The USA during the 1930s, the era of the Great Depression. In order to escape poverty and unemployment, Bonnie & Clyde come up with an unusual business plan: They begin robbing banks for a living. Admired by the losers of the American Dream, they keep a nation in suspense for two years. Then FBI-director Hoover declares war on the two outlaws…
How could a young couple from Texas responsible for the cold-blooded killing of innocent people become popular heroes?
Michaela Karl tells the fascinating story of Bonnie & Clyde in her newest book. It is the story of a relentless struggle against state and law – and the story of a great love.
He gave an era its name. She was the main character in all his novels. Together they were the dream couple of the Jazz Age and the ‘lost generation’. The famous author F. Scott Fitzgerald and his wife Zelda lived their lives to the fullest, seeking happiness, yet finding desperation. Rich and successful, infamous for their antics and excessive drinking habits in New York, Paris and on the French Riviera, they were the idols of an entire generation. But soon the blessed were damned: their excessive lifestyle, creative blocks and mental issues all contributed to the couple’s downfall. The myth, however, continues to flourish…
Michaela Karl paints a vivid biographical portrait of an entire era and the two main characters whose lives became literature.
During the Roaring Twenties she was the queen of New York. Her sharp tongue and biting humor were legendary. She quarreled with Ernest Hemingway, slept with F. Scott Fitzgerald and got drunk with Truman Capote. Dorothy Parker wrote for “Vogue”, “Vanity Fair” and “The New Yorker” and was a member of the legendary Algonquin Round Table, where the city’s cultural crème-de-la-crème came together. Her sarcastic verses and poignant short stories are revealed as tales of broken dreams and waiting for the phone to ring. She became a successful screenwriter in Hollywood, but her career was cut short when she was put on Senator McCarthy’s blacklist because of her political involvement against fascism and racism.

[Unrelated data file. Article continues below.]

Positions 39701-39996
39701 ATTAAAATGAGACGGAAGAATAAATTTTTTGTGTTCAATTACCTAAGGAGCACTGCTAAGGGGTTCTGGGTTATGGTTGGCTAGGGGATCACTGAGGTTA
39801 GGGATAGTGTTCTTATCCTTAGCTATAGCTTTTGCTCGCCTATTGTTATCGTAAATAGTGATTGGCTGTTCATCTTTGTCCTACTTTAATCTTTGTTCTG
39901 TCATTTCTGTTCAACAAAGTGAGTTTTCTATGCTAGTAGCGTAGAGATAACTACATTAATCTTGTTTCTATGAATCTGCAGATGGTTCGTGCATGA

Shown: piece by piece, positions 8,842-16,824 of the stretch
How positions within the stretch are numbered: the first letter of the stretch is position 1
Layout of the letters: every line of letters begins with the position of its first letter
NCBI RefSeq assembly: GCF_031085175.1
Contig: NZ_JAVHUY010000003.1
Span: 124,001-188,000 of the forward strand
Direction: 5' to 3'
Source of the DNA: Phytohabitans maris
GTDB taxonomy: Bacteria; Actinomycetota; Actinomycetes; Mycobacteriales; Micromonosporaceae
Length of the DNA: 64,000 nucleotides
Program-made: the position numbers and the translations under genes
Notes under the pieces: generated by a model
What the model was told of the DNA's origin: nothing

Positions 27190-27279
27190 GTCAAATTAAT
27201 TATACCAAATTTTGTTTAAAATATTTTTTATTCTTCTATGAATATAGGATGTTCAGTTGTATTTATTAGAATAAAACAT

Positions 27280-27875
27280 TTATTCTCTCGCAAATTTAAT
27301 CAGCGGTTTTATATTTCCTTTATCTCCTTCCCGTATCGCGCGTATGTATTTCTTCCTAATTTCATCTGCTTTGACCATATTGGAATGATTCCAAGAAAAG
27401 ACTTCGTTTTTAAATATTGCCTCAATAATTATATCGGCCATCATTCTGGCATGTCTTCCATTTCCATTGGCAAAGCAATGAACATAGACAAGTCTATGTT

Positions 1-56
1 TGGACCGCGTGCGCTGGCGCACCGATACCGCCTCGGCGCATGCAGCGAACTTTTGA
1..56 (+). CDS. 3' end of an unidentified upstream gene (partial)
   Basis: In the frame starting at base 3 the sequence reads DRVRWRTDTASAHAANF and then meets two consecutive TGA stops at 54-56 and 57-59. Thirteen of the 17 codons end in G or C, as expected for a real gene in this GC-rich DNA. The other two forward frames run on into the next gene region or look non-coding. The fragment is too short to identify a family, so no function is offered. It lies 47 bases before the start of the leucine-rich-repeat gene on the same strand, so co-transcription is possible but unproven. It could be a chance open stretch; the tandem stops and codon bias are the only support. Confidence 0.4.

Michaela Karl is the first to present a German biography of Dorothy Parker. She portrays her unconventional life and, behind the cynical façade, discovers a sensitive woman on the quest to finding happiness.
When men stand up for their beliefs and contest social and political conventions, they are deemed heroes. When women do the same, they are considered fanatics. Michaela Karl describes the lives of women who, like the Greek mythological figure of Antigone, put their beliefs before the law. Women who would not shy away from violence in their courageous fight for women’s and general human rights, for freedom and peace. Setting high moral standards for themselves and others did not always keep them from making wrong decisions, but they bravely faced the consequences of their radical actions.
With a keen sense for inner conflict and self-doubt, Michaela Karl bases her portraits on personal letters, journals, writings and memories, tracing the impressive lives of women who swam against the tide of their time.
Charlotte Corday, the murderer Jean Paul Marats
Mathilde Franziska Anneke, the German amazone
Harriet Tubman, Moses of her people
Bertha von Suttner, the champion for universal peace
Vera Figner, the prisoner of the tsar
Clara Zetkin, the Grande Dame of the German labour movement
Emmeline Pankhurst, the Queen of the suffragettes
Constance Markievicz, the rebellious countess
Emma Goldman, the most dangerous woman of the United States
Tina Modotti, the Jeanne d’Arc with a camera
Tamara Bunke, the combatant of Che Guevaras
Phoolan Devi, the queen of the outlaws